US District Court Dismisses Enzo’s Patent Suit Against ABI; Enzo Appeals
A US District Court in Connecticut has dismissed Enzo Biochem’s patent-infringement suit against Applied Biosystems by granting ABI’s motion for a summary judgment, ABI said last week, “thus dismissing all remaining claims in the patent infringement case brought against Applera by Enzo Biochem.”
Enzo said in a statement last week that it has filed a notice of appeal with the Court of Appeals for the Federal Circuit.
In the lawsuit, filed in 2004, Enzo and co-plaintiff Yale University alleged that ABI infringes six patents covering methods for modifying, preparing, and labeling nucleotides. Four of the patents were assigned to Yale and two were assigned to Enzo Life Sciences.
Specifically, Enzo and Yale said ABI’s sequencing reagent kits, its Taqman genotyping and gene expression assays, and its gene-expression microarrays infringe on Yale’s US Patent Nos. 4,476,928; 5,449,767; 5,328,824; and 4,711,955, and Enzo’s US Patent Nos. 5,082,830 and 4,994,373. Enzo and Yale had sought monetary damages, costs, injunctions and other relief from the court.
The judgment invalidates three of the contested patents, according to Applera’s law firm, Weil, Gotshal & Manges. According to court documents, the three patents affected by the ruling are the ‘767, ‘824, and ‘928 patents.
According to Applera’s law firm, the judge’s ruling said that the three patents were invalid for two reasons. The patents were “fatally indefinite” because they fail to provide the public with adequate guidance of what is and what is not covered, and they were not novel because prior scientific publications described the same subject matter.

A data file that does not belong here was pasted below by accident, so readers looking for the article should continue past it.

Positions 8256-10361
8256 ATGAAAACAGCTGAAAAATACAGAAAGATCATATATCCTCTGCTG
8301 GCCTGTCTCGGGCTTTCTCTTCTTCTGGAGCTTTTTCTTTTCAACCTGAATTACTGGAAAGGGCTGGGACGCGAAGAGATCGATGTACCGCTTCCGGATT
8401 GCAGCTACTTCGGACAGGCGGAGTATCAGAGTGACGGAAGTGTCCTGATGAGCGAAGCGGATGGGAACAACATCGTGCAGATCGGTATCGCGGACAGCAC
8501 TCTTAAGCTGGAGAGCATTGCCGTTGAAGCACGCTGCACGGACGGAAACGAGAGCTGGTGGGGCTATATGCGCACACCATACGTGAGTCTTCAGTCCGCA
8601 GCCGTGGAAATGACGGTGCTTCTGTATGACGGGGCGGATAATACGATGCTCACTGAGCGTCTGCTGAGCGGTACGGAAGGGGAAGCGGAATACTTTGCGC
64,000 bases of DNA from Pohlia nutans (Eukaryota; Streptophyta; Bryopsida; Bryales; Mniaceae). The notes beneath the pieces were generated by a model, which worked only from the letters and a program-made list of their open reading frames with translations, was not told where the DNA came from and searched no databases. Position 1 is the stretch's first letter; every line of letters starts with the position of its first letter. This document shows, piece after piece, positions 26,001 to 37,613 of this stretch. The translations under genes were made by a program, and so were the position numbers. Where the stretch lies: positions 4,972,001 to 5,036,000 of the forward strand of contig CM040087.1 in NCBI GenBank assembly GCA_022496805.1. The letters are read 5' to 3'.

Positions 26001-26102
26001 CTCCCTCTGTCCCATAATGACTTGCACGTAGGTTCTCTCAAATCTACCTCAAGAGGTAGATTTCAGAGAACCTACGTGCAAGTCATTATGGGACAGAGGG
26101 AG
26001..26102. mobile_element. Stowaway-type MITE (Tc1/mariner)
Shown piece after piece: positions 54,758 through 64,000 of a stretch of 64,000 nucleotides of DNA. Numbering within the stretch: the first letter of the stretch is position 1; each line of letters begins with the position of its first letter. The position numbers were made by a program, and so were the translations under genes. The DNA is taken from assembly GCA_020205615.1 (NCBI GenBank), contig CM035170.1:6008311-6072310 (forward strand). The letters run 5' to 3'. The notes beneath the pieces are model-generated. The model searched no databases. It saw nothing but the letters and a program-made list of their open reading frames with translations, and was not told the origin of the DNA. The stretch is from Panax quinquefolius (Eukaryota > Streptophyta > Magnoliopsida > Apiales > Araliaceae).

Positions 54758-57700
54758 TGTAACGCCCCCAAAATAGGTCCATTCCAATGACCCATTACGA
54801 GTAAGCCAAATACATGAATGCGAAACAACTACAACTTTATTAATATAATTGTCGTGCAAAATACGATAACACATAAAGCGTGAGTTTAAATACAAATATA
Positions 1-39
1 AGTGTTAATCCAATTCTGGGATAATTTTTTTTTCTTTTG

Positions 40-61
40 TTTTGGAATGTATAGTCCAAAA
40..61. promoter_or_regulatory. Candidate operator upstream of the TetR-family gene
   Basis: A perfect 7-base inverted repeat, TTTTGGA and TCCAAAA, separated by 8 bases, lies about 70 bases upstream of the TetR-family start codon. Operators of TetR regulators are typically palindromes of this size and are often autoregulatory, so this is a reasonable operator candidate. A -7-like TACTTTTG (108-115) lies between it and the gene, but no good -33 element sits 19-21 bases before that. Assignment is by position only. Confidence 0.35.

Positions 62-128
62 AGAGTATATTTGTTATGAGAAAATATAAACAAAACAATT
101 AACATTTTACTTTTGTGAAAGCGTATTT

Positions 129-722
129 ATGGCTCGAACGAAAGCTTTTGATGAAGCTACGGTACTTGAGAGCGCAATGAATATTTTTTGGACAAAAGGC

"While disappointing, we believe that the ruling is not reflective of the facts in the case and it certainly does not impact our intellectual property portfolio of more than 200 patents," Enzo President Barry Weiner said in the statement.
Affymetrix Licenses Microarray Patents to Empire Genomics
Affymetrix has licensed several of its microarray-related patents to Empire Genomics, Affy said last week.
Under the non-exclusive agreement, Empire Genomics, a Buffalo, NY-based molecular diagnostics company, will use Affy’s technology to manufacture, use, and sell chips and related products and services for comparative genomic hybridization, Affy said.
Financial terms of the agreement were not released.
Illumina Inks Genotyping Pacts With Korean Firm, UK Cancer Group
Korean company SNP Genetics will offer Illumina’s Infinium genotyping services and has been named an Illumina Certified Service Provider, Illumina said last week.
Illumina said SNP Genetics plans to conduct population and genome-wide scans for genetic factors behind common diseases.
Companies receiving Illumina’s certification as service providers must meet minimum data-generation requirements, data certification, and an audit of the facility, Illumina said.
In a separate announcement this week, Illumina said that Cancer Research UK will fund two studies to uncover genetic factors linked to lung and ovarian cancers that will use Illumina’s genotyping technologies.
Ilumina said the studies will initially use the Infinium HumanHap550 Genotyping BeadChip, followed by customized analysis using the iSelect Genotyping BeadChip.
The studies mark the fourth service projects to be conducted for Cancer Research UK by Illumina’s Fast Track Genotyping Services team.